Liturgy through the Church’s Year: an Introduction

The liturgical year provides a structure for the Church’s collective memory, a way of consecrating our human experience of time in celebration of God’s work in Christ.

Through the seasons of the Liturgical Year, beginning with Advent, when we look forward both to the coming of the Christ Child in the Nativity, and the return of Christ in glory at the end of all things, through Christmas, to the Manifestation of Christ at the Epiphany, to our sharing our Lord’s fast in the wilderness in Lent in preparation for Easter, to his Ascension and sending of his Holy Spirit at Pentecost, we move also through two periods of ‘Ordinary Time’, and the Church’s year ends on the Feast of Christ the King, for the cycle to begin again in Advent. 

The Liturgical year offers us a Christian understanding of time as a context of God’s grace, instead of a purely functional reckoning of time. This act of Christian remembering has proved, over time, to have an extraordinary depth. Through the structuring of our Christian memory, the past is able to come into our present, in a process called anamnesis (only weakly translated by our English ‘remembrance’):
Paschal Lamb, thine Offering, finished
once for all when thou wast slain,
in its fullness undiminished
shall for evermore remain.
(G. H. Bourne)
This creative remembering has deep roots in Jewish tradition, and especially in the Passover meal, through which God’s redemptive power in the past act of the Exodus can be freshly experienced in the present.

The rhythm of the Church’s times and seasons is also one of the primary ways in which Christians deepen their understanding of the story of Christ. We imagine ourselves, in our act of worship, to experience events in the past as present reality or future hope. We speak naturally at Advent, for example, of looking forward to the birth of the Christ-child, and we experience the joy of his birth as a present reality, though we know in our minds that it is an event in the past. The Church’s Year is also interspersed with a number of Festivals and Feasts, that interrupt the rhythm and add a different ‘flavour’ to it.  

At St Faith’s, which both has a Catholic tradition and belongs to the Church of England, we observe the Church’s year using the Church of England’s Liturgy, Common Worship.  It is so called because it is ‘Common’ to everyone, our way of belonging to a common life in the Universal Church.  It derives from a number of ecumenical agreements with both the Roman Catholic Church and the Free Churches.  The word ‘common’ also picks up on the Church of England’s historic liturgy, the Book of Common Prayer.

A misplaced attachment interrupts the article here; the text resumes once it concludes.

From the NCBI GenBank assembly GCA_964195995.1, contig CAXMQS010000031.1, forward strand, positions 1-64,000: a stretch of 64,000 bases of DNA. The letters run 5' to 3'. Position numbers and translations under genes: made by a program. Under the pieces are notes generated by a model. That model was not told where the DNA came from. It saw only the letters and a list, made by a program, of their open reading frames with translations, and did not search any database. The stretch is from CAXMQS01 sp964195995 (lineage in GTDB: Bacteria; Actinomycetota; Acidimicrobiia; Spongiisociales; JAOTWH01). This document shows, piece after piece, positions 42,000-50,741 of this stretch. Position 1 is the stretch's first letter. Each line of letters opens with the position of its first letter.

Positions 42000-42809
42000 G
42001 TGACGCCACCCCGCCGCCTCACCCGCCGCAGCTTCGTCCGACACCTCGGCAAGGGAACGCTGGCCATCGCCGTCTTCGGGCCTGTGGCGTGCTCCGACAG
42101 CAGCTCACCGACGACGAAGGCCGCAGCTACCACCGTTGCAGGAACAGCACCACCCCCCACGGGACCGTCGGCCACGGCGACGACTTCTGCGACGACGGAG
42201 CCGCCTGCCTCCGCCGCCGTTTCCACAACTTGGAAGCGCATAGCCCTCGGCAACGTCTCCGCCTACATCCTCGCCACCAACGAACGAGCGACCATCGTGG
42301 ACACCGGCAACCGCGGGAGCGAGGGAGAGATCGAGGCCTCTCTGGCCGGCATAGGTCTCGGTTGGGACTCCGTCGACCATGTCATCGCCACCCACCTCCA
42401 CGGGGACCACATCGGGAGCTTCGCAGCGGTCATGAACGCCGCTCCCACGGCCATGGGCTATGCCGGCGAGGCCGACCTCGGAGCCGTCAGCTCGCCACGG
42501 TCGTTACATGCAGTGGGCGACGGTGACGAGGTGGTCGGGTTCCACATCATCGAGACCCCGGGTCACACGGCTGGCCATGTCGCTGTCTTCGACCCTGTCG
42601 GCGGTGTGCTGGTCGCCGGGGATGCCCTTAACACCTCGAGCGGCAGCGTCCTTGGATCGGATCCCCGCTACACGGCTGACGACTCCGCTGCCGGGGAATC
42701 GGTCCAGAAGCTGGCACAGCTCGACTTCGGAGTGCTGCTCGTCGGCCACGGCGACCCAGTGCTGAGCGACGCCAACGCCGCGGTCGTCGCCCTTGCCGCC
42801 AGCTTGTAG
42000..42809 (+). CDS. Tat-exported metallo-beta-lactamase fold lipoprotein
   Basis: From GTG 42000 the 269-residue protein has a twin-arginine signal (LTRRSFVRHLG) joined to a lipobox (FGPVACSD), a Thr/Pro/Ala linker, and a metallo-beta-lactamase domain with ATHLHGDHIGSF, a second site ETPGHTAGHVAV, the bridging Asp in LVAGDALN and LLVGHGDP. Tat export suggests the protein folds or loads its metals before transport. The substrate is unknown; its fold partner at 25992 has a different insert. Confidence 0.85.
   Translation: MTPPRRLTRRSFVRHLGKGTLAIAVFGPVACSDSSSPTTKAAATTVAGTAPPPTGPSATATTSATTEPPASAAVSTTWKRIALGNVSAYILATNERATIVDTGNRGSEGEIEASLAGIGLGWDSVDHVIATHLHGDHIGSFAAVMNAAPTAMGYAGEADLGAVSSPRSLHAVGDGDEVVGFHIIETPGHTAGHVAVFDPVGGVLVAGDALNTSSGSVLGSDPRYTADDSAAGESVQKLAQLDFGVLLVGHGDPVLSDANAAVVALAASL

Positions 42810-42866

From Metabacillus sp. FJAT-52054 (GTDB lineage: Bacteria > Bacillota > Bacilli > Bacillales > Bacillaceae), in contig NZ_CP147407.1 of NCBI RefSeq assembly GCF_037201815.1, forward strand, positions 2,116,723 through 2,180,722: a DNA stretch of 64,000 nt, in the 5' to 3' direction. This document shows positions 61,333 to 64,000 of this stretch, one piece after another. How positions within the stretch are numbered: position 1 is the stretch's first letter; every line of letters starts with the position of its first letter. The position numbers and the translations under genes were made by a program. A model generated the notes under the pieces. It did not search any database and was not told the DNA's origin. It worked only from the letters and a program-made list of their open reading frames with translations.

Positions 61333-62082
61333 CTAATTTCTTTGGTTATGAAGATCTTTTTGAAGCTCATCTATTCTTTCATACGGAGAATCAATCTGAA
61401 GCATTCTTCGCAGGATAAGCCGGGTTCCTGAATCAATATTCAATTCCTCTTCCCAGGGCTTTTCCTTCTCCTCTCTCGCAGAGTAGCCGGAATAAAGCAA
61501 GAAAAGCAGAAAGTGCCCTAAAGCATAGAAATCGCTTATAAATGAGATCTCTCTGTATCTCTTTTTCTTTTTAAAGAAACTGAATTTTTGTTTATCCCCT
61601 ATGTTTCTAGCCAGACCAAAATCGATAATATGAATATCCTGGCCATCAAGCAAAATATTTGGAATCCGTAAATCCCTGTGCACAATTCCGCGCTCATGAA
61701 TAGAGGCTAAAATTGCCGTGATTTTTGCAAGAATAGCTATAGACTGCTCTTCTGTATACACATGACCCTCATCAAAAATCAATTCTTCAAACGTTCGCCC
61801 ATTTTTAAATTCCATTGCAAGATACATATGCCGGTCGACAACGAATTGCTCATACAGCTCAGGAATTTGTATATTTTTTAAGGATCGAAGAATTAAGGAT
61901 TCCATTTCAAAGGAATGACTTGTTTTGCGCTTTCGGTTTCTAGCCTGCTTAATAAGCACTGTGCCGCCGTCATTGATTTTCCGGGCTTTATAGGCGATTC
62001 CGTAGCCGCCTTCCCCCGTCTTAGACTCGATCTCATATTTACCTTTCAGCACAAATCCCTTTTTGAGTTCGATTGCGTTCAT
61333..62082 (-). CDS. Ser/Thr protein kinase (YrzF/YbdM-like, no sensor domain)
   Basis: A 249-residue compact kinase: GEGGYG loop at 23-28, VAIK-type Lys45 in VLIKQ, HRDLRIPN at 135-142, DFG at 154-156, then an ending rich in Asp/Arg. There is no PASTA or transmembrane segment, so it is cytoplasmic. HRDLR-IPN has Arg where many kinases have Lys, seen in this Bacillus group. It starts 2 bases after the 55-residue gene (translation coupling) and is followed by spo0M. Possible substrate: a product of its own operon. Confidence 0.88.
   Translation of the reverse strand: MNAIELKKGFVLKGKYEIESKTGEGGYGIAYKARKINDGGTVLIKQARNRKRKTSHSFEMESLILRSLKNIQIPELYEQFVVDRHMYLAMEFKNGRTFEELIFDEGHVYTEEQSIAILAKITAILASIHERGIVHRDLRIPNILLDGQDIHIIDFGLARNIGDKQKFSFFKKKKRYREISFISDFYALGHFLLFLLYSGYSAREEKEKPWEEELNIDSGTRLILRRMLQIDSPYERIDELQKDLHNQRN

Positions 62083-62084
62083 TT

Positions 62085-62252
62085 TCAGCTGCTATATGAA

The first BCP was compiled by Thomas Cranmer in 1549, though it is the 1662 version with which many people are familiar.  Cranmer insisted that it be ‘understanded of the people,’ that liturgy should be vernacular –something everyone can understand.  It is still part of Common Worship, and we use it monthly at St Faith’s for a Choral Evensong.

At St Faith’s, the Common Worship texts are presented in a series of seasonal booklets that reflect this journey through the year as an exploration of God’s grace.  Certain aspects of the liturgy stay the same all the time, but some things change to reflect the particular themes of the season.
The Liturgy Booklets are to be found via the link below in seasonal order, and the weekly Bulletin explains which booklet is being used at any one time.  The Ordinary Time Booklet also contains a commentary on the Liturgy, and explains some aspects of our Anglo-Catholic practice at St Faith’s, for example the reasons behind the ‘Smells and Bells’!

...... Seasonal resources and archives
        ...... The Liturgy Library: booklets for the liturgical year